The cat’s face looked like an intact male, round and jowly, and from what I could see in the dim light it looked pretty husky, but backed up to the food dish I could see a veiny reddish object about the size of an orange, which looked like it could be a uterus, dangling into the dish, and the cat’s hind legs and tail were wet. I had seen rectal prolapses in the past and they were nothing like this, so likely a female! Good thing Peg is observant, as she even pointed out a few dried blood spots on the table where the cat usually ate.
Peg was able to transport the cat to the clinic, and pick up later. I told her the cat needed a name like maybe “Snip” for the little white snip on the nose, then suggested a name that identified where the cat showed up—Fifth Avenue Tux! She liked it. I said we could shorten it to F’Ave Tux (say that out loud).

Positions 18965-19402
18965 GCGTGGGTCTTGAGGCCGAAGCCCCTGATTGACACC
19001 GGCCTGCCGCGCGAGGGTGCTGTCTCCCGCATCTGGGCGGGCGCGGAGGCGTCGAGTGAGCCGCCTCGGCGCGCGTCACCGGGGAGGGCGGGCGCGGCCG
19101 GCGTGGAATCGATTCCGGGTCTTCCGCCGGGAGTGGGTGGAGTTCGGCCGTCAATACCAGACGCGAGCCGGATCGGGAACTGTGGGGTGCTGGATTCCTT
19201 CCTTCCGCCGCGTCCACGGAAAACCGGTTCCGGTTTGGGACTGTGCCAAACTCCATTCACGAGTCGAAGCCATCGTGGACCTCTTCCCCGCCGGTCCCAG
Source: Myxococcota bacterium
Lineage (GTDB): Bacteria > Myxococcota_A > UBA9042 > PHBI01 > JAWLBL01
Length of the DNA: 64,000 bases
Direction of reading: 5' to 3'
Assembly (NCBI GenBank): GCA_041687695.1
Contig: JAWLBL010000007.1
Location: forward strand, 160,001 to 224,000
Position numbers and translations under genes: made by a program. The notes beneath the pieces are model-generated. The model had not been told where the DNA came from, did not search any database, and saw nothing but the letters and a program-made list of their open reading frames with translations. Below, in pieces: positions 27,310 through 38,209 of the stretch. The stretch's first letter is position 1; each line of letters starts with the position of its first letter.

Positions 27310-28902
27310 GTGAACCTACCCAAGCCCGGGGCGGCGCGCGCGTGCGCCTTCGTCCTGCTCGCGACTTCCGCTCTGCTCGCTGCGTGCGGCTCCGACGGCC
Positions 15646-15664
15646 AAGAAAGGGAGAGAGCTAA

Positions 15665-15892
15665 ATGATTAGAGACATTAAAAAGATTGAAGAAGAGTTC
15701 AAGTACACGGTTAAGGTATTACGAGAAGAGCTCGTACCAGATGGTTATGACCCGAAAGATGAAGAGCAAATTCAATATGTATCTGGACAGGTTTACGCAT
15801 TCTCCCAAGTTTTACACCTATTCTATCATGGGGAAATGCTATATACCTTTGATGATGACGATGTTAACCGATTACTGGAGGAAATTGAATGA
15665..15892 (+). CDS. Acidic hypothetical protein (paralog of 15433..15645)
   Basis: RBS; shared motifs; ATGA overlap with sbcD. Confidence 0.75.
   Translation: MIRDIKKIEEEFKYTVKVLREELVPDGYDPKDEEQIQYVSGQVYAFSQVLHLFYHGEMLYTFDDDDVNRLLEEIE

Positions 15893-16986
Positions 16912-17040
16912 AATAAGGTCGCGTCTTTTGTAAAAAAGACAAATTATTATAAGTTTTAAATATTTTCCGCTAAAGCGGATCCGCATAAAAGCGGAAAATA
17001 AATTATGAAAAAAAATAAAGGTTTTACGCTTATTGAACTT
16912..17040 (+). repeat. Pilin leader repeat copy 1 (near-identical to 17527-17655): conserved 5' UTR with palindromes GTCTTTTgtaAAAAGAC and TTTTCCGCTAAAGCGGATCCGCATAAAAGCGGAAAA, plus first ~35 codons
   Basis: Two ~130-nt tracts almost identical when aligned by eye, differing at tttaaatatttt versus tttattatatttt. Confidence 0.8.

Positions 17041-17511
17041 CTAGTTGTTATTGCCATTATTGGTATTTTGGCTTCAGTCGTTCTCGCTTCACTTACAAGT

I sent my photos to Margo as an update and got Peg packed up and off to the clinic, then looked for kittens. I had brought my flashlight and a small carrier and blankets, and thought by that time kittens would be waking up and mewing, or at least moving around a little. Peg and I had discussed the direction the cat typically came from and possible places they could be, who lived in each house and the one that was empty with a deck and a front porch with space underneath. I didn’t find any after almost an hour of creeping around in the early morning hoping I wasn’t frightening any people who might be awakening on an overcast Saturday morning, and decided to go home and feed my cats, have coffee, and start the day.